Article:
Gulf Cooperation Council (GCC) finance ministers on Wednesday approved proposals to set up a monetary union, but the timing of the launch of a single currency was not revealed, reported dpa.
"We have an agreement to set up the monetary union and the monetary council, as well as the basic structure," Qatari Finance Minister Youssef Kamal, who chaired the meeting of GCC countries in the Western Saudi city of Jeddah, told reporters.
"We asked the heads of central banks to complete the requirements for the single currency in future meetings," Kamal said after the meeting, which took place amid doubts over the independence of a future common central bank with the decision over its location postponed until a November summit of the six GCC heads of state.
Kamal refused to declare a certain date for launching the single currency, only replying, "I don't know."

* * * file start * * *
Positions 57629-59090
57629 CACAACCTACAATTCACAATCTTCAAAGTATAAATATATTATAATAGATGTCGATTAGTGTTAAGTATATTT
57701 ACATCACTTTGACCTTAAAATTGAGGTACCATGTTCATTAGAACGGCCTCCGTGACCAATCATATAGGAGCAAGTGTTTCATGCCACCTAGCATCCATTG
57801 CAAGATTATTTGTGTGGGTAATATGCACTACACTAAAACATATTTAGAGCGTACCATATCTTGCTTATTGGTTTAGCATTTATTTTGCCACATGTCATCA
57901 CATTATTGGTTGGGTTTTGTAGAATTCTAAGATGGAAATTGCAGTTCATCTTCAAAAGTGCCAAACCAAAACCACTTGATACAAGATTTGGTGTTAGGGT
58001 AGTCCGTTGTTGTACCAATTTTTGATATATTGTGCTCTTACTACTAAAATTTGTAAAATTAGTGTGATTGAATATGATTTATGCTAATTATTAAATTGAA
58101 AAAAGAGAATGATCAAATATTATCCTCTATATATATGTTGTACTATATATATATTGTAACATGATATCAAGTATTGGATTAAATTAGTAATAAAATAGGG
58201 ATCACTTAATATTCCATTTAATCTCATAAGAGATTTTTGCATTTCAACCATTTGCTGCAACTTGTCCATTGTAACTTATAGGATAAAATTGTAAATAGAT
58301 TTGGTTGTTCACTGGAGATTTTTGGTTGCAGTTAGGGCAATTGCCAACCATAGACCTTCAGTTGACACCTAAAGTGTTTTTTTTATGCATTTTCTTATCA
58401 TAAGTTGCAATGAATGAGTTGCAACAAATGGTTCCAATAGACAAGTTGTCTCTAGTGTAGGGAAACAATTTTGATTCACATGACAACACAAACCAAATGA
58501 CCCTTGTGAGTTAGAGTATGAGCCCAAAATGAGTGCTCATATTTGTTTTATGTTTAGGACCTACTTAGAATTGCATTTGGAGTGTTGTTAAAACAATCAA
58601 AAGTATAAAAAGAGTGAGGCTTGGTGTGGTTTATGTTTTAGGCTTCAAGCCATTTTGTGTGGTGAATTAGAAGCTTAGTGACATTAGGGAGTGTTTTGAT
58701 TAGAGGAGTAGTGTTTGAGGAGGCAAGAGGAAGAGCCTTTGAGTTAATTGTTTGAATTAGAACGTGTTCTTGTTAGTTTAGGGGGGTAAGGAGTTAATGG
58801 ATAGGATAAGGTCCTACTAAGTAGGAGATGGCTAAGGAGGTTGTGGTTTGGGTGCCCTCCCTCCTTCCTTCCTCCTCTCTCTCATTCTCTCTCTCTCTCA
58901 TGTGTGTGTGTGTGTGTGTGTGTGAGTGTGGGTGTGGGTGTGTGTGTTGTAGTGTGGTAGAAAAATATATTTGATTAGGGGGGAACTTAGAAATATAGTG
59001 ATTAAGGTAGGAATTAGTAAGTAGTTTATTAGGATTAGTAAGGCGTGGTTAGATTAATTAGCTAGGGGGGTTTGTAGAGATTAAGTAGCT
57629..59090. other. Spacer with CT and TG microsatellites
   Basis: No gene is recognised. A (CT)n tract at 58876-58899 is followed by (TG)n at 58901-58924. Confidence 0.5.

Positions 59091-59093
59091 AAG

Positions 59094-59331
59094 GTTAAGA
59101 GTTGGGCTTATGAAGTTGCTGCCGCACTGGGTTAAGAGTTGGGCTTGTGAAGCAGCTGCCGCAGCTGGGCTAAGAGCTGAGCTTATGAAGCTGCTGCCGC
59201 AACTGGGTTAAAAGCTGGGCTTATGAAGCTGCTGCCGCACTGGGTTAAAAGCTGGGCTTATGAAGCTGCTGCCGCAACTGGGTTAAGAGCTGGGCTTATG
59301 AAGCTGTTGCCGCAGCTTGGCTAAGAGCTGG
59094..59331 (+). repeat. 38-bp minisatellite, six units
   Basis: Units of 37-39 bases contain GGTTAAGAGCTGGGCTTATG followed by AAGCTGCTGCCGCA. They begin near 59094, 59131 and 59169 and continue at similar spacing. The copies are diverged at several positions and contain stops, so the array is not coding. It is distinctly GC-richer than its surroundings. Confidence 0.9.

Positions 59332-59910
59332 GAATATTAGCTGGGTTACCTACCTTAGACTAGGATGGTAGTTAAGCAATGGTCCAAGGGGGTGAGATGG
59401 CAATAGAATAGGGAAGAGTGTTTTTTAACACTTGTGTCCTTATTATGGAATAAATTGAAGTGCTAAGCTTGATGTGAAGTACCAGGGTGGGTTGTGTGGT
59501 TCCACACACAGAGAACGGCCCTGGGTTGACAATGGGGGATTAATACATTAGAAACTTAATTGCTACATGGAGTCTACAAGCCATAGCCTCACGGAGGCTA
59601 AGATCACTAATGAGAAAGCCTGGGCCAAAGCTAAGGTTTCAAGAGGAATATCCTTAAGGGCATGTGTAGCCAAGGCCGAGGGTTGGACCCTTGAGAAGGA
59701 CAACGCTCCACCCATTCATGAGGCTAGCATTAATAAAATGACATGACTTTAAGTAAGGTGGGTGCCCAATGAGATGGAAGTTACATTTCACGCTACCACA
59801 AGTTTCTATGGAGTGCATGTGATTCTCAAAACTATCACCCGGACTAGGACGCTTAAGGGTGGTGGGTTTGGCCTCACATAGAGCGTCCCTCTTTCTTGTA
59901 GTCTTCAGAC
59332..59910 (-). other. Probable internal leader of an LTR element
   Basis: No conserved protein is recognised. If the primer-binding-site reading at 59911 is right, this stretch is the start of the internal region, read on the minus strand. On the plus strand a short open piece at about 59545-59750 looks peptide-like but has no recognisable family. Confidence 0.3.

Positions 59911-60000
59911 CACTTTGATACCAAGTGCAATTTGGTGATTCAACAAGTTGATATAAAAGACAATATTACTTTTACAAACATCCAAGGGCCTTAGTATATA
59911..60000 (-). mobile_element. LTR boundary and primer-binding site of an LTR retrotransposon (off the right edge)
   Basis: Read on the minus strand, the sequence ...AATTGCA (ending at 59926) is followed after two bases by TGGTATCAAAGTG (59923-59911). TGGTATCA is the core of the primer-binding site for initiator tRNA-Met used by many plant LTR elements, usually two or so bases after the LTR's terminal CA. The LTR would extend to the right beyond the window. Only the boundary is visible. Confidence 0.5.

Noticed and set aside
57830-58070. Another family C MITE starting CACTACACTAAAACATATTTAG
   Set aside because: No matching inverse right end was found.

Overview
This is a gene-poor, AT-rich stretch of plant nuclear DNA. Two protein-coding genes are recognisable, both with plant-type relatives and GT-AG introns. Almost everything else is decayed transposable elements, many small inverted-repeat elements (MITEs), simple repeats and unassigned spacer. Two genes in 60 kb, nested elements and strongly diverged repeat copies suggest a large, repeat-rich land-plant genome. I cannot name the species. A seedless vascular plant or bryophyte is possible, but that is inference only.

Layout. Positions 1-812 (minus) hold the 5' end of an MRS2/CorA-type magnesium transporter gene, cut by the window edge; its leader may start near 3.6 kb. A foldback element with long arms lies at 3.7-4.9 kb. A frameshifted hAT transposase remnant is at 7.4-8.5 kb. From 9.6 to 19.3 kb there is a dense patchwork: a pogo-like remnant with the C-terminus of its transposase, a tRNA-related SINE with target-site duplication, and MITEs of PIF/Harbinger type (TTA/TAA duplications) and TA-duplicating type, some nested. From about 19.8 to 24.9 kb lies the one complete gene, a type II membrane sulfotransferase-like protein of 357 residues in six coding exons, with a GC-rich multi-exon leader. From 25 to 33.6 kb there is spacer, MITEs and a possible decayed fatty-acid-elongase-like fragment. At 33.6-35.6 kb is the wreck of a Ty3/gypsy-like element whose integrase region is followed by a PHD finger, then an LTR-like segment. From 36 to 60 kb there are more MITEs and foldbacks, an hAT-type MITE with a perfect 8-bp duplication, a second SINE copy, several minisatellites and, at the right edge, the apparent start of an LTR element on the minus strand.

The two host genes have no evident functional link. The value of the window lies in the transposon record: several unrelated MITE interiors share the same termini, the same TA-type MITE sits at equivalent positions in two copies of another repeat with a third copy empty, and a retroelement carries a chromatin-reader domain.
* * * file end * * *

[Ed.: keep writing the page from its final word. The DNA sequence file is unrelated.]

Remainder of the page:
The decisions taken Wednesday must be approved by the heads of state before they come in force for the GCC, which groups Bahrain, Kuwait, Oman, Qatar, Saudi Arabia and the United Arab Emirates.
In 2001, GCC members agreed to form a European Union-style monetary union by 2010 to boost regional trade.
Most Gulf states have their currencies pegged to the dollar, forcing them to track US rate cuts. Oman pulled out last year, while Kuwait abandoned the greenback and moved to a currency basket.
While the GCC ministers insisted that their economies were not severely affected by the lingering US financial crisis, International Monetary Fund (IMF) Director General Dominique Strauss-Kahn, who joined Wednesday's meeting, said that the worst of the financial crisis may still lie ahead and could weigh on the world economy.
The GCC finance ministers' decision comes one day after the US offered an 85-billion-dollar loan to rescue the insurance giant American International Group (AIG), and two days after investment bank Lehman Brothers announced its bankruptcy.